Twenty-five million humans were born the day I created the Philosopher. I had recorded everything about that day. I assumed that someday I might have to present the Philosopher in front of a prestigious gathering, and I knew people appreciated these kinds of titbits. It was an entirely different matter that after 24 hours of compiling all that information, I decided not to reveal the Philosopher’s abilities to anyone.

The Philosopher or Phil, as it later wished to be known as, was not a human. Not entirely so. It had the intellectual capabilities of one, especially the philosophical side of it, but it appeared on the outside like any other robot out in the market. In any case, it was not what was outside that mattered but what was inside its wired brain. 

The first day, Phil was a bit overwhelmed, but by the second day, it could access all kinds of data on the world’s server, hold discussions on all kinds of topics and even come up with designs of other machines.

Phil’s strength, of course, lay in philosophy. We spent many hours talking about the meaning of life, its worth and what effect immortality would have in this equation.

“It will ruin everything,” Phil said during one of our discussions, “The reason why humans value themselves, the reason why they do anything in life, is because they know life is short. Everything will lose its importance for humans if they become immortal.”

“I disagree,” I replied. “Immortality, in fact, will bring in a sense of security. People will become more confident in their actions. Imagine if someone like Albert Einstein was immortal. We would have achieved so much by now. So much!”

“Perhaps,” Phil conceded, “or he could have very well not discovered anything new. Maybe that’s all he had to give to the world. Maybe that was all he was capable of.”

“Nonsense! Next thing you’ll say is that you believe in destiny – that everything in this world is pre-ordained and that everyone has a specific part to play,” I said.

“But we do. Surely, doctor, you don’t think my birth was by chance? It was destiny that you should be born to the parents that you were. It was destiny that you grew up alone, surrounded by books, and thirsting for some company. It was destiny that you studied robotics and came to realise the creation of someone like me. It can’t all be just a coincidence,” Phil concluded.

I disagreed and I said so: “There is no such thing as destiny, and if humans were immortal, I’m sure all of us would learn over time to realise our dreams and our full potential. If we had more time…”

“I think you’re wrong, doctor,” Phil jumped in.

Was the robot getting angry?

“It’s the fact that life is so fleeting that makes everything worthwhile. I would do anything to experience that. Anything,” Phil said and went over to the kitchen to get my dinner.

One day I proposed an idea to him after a visit to my physician. “Phil, I have a plan. It may seem outrageous but it might work. If you’re willing to take part in it, that is,” I said.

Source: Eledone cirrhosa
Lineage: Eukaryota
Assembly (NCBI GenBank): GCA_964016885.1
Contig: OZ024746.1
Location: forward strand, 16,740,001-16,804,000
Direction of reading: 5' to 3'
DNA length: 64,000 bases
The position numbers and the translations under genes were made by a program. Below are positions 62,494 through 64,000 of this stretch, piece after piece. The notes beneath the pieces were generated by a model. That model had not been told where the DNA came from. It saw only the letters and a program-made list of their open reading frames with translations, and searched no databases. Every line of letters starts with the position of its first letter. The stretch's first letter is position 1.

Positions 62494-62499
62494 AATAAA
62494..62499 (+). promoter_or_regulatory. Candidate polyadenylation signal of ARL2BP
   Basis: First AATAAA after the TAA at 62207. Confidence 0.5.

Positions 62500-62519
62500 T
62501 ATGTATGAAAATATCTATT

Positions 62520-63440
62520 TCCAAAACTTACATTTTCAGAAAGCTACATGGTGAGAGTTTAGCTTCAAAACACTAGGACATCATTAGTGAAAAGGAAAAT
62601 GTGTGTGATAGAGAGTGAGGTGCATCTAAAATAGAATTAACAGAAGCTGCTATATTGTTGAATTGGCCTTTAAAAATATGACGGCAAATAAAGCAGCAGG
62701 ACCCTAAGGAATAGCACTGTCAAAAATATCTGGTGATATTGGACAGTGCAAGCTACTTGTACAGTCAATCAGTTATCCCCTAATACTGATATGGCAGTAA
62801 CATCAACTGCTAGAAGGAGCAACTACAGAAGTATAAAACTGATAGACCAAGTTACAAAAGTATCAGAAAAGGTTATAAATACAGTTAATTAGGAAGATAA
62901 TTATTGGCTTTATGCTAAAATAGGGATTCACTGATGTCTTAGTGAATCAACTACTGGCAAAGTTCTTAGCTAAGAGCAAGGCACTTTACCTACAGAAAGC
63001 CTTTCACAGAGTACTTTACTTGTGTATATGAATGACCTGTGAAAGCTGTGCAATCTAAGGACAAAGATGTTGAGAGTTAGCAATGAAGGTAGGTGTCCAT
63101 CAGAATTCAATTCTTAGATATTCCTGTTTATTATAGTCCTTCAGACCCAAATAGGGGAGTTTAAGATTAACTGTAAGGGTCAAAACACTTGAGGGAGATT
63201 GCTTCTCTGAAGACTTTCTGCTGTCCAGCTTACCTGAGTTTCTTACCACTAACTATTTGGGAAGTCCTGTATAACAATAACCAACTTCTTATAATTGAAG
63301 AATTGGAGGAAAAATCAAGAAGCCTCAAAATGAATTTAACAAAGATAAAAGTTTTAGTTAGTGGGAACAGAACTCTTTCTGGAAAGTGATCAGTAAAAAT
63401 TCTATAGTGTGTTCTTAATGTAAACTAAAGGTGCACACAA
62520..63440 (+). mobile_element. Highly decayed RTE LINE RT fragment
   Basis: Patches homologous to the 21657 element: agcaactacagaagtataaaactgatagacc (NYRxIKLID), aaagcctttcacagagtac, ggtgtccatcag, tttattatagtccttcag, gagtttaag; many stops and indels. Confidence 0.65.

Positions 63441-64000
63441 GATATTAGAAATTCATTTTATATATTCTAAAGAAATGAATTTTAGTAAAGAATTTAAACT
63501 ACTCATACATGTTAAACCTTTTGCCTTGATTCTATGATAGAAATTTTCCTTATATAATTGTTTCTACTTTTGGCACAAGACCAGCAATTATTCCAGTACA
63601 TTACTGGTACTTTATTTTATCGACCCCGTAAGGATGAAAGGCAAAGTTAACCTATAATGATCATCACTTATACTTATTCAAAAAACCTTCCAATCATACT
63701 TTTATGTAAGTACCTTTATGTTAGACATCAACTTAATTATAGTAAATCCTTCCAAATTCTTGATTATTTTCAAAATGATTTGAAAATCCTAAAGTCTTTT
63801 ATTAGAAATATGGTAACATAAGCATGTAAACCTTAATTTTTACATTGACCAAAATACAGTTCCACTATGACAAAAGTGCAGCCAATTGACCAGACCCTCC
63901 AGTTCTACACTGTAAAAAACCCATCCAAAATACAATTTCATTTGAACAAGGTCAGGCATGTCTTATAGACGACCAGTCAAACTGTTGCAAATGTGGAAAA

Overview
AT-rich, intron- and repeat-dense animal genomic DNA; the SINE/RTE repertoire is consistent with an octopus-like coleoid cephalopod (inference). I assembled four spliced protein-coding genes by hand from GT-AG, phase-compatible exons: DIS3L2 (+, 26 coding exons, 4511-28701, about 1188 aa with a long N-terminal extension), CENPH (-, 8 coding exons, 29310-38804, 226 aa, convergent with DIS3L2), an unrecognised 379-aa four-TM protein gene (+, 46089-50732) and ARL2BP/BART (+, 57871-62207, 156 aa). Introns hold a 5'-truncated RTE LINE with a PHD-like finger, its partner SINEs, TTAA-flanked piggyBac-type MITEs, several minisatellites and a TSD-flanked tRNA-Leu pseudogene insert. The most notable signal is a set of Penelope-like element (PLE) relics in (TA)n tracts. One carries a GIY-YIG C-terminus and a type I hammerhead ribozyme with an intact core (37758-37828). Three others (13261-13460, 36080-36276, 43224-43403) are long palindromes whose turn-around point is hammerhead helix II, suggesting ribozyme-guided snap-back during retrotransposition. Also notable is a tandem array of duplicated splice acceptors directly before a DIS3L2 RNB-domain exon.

“Of course, doctor,” said Phil.

I tentatively began my proposal, “You have wished many times during our talks about becoming mortal. And how much you want to be a part of society. I was wondering…”

“That we should switch bodies? Phil interrupted me. “Yes, that thought has crossed my system as well. The robot who wants to become a mortal and the man who dreams of immortality. It’s a very clichéd predicament, doctor. It wasn’t that hard to guess.”

Phil was not bluffing. The idea had, indeed, crossed its mind. Phil already had a vague idea about how the switch would take place. “I’ll still need to hibernate for six months to think and come up with the entire process. But, first, we’ll need a lot of ice. Huge chunks of it. The cold speeds up my thinking process,” Phil said.

After six months, Phil woke up from his ‘sleep’ and explained a perfectly well-thought out plan to me.

“You’re a genius!” I said, after Phil had stopped talking.

“You forget, doctor. I was created by a genius,” said Phil.

If Phil had facial muscles, it would have smiled. But it didn’t. Not yet. So Phil just stared at me.

It took us, in the end, around a month to completely switch our bodies. Every day, we would plug ourselves into the system and create a copy of ourselves in it. That took about 25 days. Four more days it took us to prepare our bodies for the shift. I exercised, ate regularly and slept for seven hours while Phil spent most of his time in ice. The switch itself only took four hours.

The third day after the switch, I looked at him eating his breakfast – relishing every morsel. It was time I told him. “I haven’t been truthful with you, Phil,” I said, “I’m dying. At least, my body is dying. Doctors had said that I had only three years to live…”

Phil didn’t look too surprised. He put the spoon down and looked at me. “I know. I did a full bio-scan of you the second day after you created me. You never gave me that function, but I installed it on my own. You have installed many things in me, but you never realised what you instilled in me – the desire to be alive.”

He paused, looked outside the window and smiled. “By human standards, your decision to switch bodies, despite knowing what it would mean for me, was a cruel and selfish one. I am not judging you, doctor. If I were in your place, I would have done the same thing. In fact, I did. You see, while I was under the ice, I also found a cure for your disease. Your body probably has 60 more years till it wears out,” he said, and went back to his breakfast.

“I really am grateful, doctor. No matter what either of our intentions might have been. I truly am very grateful,” he said, before placing a spoonful of cereal into his mouth.

If I had any facial muscles, I would have shown some emotion. But I didn’t anymore. So I just stared at him.


By Srijani Ganguly


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